High Stakes: Episode 2

As soon as Neal sits down, he whips out his Blackberry, or as he calls it, “Crack-berry.”  He checks through his e-mails within an instant, and snaps his head back up with a smile.
“My Blackberry is my best friend,” he shrugs.

Neal’s relationship with his beloved Blackberry encompasses the one he would like to have with the college he attends next year: something that connects him socially and helps him make contacts as a hopeful-businessman.  But Neal really sees those two preferences as one in the same.

“Anything you do, it’s about who you know,” he says. “It’s not about being the smartest person at Harvard-Westlake.”

Neal, a self-described “all around happy kid,” is applying to schools with strong business programs and a thriving social scene that are near cities where he could easily get involved with business. 

He feels that what sets him apart is his drive for business, clear sense of career path and “my personality, of course,” he says. His first choice is the University of Southern California,  closely followed by Boston College. 

USC made it to the top of his list since he feels tied to Los Angeles after extensive internship experience during the summers.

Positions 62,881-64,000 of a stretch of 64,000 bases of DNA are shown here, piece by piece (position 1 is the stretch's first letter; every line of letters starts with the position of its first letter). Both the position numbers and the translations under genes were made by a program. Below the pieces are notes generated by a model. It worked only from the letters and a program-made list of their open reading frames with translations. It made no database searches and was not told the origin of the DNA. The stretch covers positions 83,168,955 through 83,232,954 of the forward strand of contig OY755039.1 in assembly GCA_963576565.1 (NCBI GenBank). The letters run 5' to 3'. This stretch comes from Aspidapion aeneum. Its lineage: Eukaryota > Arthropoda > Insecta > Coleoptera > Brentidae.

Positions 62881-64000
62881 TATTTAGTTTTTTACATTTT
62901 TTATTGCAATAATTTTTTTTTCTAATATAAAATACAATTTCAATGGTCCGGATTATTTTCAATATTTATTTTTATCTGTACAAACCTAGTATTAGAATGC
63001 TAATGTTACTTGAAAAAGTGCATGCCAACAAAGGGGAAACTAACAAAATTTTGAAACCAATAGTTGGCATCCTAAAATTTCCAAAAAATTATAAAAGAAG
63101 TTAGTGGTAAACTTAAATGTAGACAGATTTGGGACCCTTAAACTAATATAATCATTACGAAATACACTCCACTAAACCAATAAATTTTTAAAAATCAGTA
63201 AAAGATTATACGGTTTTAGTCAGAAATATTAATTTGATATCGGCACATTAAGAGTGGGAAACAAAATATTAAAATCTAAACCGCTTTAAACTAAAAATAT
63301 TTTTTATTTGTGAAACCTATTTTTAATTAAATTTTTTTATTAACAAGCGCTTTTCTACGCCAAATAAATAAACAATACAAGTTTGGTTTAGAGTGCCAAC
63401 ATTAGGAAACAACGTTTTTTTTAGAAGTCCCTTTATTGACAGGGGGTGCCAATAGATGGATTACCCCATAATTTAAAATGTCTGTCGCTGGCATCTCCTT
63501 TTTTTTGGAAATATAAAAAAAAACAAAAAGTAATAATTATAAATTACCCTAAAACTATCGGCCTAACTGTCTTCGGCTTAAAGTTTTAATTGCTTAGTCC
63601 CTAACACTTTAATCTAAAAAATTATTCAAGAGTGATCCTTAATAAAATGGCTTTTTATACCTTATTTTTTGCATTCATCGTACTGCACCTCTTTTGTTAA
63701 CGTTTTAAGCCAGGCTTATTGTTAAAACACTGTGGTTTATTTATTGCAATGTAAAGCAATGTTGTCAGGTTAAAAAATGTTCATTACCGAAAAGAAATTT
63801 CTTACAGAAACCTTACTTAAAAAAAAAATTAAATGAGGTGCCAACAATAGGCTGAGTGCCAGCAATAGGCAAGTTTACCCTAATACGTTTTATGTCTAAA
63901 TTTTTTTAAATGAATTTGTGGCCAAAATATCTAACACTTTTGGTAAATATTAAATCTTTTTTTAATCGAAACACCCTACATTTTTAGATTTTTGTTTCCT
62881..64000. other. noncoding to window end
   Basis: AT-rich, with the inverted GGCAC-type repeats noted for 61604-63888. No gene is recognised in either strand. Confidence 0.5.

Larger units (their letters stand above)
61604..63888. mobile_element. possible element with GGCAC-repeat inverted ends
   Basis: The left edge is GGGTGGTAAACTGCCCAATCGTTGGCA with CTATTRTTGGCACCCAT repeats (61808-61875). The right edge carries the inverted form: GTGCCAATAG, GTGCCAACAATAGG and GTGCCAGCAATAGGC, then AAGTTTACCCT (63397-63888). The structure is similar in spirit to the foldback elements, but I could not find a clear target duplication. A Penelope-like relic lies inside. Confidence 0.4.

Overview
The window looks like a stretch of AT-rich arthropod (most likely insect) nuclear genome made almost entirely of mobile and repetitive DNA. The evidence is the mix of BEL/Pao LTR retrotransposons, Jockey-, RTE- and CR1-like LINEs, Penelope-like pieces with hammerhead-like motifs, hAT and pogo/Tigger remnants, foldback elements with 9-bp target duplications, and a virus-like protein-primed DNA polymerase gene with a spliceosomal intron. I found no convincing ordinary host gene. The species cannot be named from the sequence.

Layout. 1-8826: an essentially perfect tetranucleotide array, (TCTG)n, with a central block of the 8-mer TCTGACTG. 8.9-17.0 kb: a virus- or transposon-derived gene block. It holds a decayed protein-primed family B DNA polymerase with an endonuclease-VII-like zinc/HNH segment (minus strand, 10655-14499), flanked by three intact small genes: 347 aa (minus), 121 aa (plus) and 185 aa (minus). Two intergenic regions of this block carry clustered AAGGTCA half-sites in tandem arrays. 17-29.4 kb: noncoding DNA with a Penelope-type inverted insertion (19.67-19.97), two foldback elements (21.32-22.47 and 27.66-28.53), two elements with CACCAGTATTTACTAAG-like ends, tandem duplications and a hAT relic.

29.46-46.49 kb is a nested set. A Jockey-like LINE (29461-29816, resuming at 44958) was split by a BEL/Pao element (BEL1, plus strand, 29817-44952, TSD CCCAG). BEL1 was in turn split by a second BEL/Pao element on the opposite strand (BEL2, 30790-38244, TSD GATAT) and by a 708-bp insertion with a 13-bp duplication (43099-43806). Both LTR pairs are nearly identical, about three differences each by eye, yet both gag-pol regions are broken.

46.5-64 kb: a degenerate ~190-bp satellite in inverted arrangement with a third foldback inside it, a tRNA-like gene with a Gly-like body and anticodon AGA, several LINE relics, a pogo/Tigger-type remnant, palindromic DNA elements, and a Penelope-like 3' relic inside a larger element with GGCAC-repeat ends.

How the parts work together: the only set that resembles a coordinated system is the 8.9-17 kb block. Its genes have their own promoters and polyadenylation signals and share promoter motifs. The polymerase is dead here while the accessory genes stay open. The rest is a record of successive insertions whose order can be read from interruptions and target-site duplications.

“I’ve made a lot of connections in L.A.,” he says.  “It’s where I’m rooted.”

His other factors in determining USC as his top choice were the “good sports, academics, business school and,” he adds with a smirk, “the women of course.”

A highly social atmosphere is essential to him for his “work hard, play hard” mentality.

He feels that schools such as University of Michigan, University of Pennsylvania, and Villanova meet this need.  Neal acknowledges that Penn is considered to be more selective than USC, but has not been swayed by the prestige of the Ivy League. 

In fact, in some ways he sees it as negative, noting he feels the workload might be too intense. 

“I also kind of need the sun,” he laughs.

He has not yet visited Penn, but will soon take a trip to visit it and Lehigh, a school he is unsure about applying to since it is more isolated. 

For Neal, college is all about location, location, location.

“I’m only considering Michigan because of the business program,” he says. “But I don’t really like the Midwest.”

His backups, Boston University and NYU, were selected primarily because of their central location in major cities.

Neal turned in paperwork this weekend confirming he will be applying to USC come January and is almost done with his application.  He will then find out in April whether he has been accepted.

Neal says he has not been afflicted by the stress that he knows should come with the application process.

“I’m excited for college,” he says. “After this, I feel like it’s easy street.”

And no matter what happens come April, he plans to keep smiling.  

“Like I said, I’m a happy guy.  They usually say take the good with the bad, but I just leave the bad and take the good.”

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